Five Server Myths Debunked

At the center of most growing businesses is a network server. This computer is a central repository of the company's files, protecting valuable data from damage, theft, or mischief, and giving employees access to the latest documents whether they're in the office or on the road.

If you run a small business, you might not have considered adding a server for fear that it's too complex or costly. But in recent years, the technology has become much more affordable and easier to maintain. Overall, the advantages of adding a server to a small business -- productivity, security, cost savings -- far outweigh the cost. Note that you'll gain the benefits only with proper implementation, so if you don't have a firm grasp of the options, check with a professional IT consultant.

Let's explore the most common myths about network servers and debunk them once and for all.

1) Servers are too expensive.

In the early days of the PC revolution -- say, the late '80s -- servers cost a lot more than ordinary PCs. But that isn't true today. Servers cost only a few hundred dollars more than a standard desktop PC, and some cost less. The range of models can fit even the most modest budgets, including models from brand name PC vendors such as HP, Dell, and IBM. In fact, mainstream vendors offer entry-level units for as little as $450; add an operating system and security, and the total expense can be as low as $1,000.

2) Servers require specialized IT expertise.

This is another outmoded memory from the early days. Back then, you needed to know how to install and configure an arcane network operating system. Servers today are fairly straightforward, and take only a little basic know-how to get up and running. Some are variations on familiar Windows and Macintosh operating systems. These are easy to implement, especially for basic file and printer sharing, and graphical consoles make them effortless to learn. As for maintenance, it's fairly straightforward as along as you keep the server free of unnecessary software. Moreover, the advent of cloud computing services means that businesses don't always need to install, run, and maintain their own additional software. Experts do the hard work while you reap the benefits for a reasonable monthly or annual fee.

3) Servers take up a lot of space.

While HP, IBM and Dell make large servers that must be installed in special racks, you have other alternatives. Small business servers are significantly smaller, often no bigger than a standard desktop PC. In most cases, they can easily fit on a shelf in a (hopefully locked) closet. Consider the HP Proliant Micro Server: It's scarcely bigger or heavier than the stack of phone books you no longer keep in the office.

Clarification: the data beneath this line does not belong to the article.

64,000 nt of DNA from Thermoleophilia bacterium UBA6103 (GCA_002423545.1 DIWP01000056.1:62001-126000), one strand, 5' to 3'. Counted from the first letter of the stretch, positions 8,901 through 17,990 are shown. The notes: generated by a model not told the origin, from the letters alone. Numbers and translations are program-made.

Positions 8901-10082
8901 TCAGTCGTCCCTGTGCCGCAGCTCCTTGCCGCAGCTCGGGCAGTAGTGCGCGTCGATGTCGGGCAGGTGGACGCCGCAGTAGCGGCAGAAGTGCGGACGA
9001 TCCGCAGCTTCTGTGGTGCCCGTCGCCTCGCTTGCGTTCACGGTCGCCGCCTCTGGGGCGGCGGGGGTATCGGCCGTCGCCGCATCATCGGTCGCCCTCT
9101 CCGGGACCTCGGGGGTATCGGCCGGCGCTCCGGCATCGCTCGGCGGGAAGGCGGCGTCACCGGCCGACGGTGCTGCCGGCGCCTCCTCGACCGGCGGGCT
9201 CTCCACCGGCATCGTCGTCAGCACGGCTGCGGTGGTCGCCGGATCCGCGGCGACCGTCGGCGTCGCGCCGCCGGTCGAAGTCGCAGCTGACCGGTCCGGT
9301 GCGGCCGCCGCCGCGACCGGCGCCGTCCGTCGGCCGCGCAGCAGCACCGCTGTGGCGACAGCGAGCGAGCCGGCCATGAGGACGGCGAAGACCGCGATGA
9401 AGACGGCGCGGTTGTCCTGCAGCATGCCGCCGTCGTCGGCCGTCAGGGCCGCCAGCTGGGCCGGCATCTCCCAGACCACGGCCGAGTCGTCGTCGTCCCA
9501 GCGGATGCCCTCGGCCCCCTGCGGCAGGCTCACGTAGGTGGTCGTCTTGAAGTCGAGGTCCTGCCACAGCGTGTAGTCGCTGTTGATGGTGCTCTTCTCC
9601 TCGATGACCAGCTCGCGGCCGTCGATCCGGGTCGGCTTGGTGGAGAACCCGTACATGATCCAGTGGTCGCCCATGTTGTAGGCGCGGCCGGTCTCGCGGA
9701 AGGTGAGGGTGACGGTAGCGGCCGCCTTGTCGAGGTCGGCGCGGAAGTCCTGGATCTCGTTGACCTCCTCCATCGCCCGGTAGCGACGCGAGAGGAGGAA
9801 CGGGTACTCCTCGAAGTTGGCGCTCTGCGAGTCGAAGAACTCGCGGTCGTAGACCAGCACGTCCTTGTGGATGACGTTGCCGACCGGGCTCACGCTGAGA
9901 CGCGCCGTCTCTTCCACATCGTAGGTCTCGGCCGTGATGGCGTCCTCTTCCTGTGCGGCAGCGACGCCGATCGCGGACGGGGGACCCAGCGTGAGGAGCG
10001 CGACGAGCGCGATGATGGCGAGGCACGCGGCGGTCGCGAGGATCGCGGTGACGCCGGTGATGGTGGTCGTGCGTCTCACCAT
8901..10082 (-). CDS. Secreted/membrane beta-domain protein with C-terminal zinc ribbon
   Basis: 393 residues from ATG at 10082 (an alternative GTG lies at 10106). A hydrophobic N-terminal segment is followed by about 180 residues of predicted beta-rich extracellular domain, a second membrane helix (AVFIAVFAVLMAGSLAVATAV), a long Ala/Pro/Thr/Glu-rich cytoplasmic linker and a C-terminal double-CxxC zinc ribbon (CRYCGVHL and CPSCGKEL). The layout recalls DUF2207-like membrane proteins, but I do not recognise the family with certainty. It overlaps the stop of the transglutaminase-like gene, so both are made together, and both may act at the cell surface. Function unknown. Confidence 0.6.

4) Servers require expensive backup technologies.

One of the most compelling reasons to install a server is to centralize all your business data, and this should include regular backups. But that doesn't need to cost a fortune. While it's true that EMC and others sell server backup software costing thousands of dollars to big companies, all you really need is an external hard drive and inexpensive backup software. Moreover, popular online backup tools make data archiving simple and inexpensive. These tools are easy to set up and operate automatically to protect your data.

5) Servers are hard to secure.

A server packed with business data is a bigger target than an individual PC, so security is an important matter. That said, for most small businesses, the most difficult part of securing a server is finding a location that's physically separate from your normal office space, such as in a locked closet with limited access.

As for securing the data itself, the options are better than ever. The latest server versions of the Windows and Mac operating systems include excellent security features. However, it's still necessary to track and respond to configuration errors, outdated software, and emerging viruses. For this, a third-party security solution is the answer. Look for a solution that's designed for small businesses, one that protects the server, provides centralized management, and won't slow down your server by overloading it with unnecessary features. The simplest approach is a could-based service such as Trend Micro's Worry-Free Business Security Services. This option lets someone else defend against threats while you focus on the business at hand.

If you shop for a good deal and pay attention to the basics of backup and security, a server will position your company for productivity and growth. Before long, you won't know how you ever got by without it.

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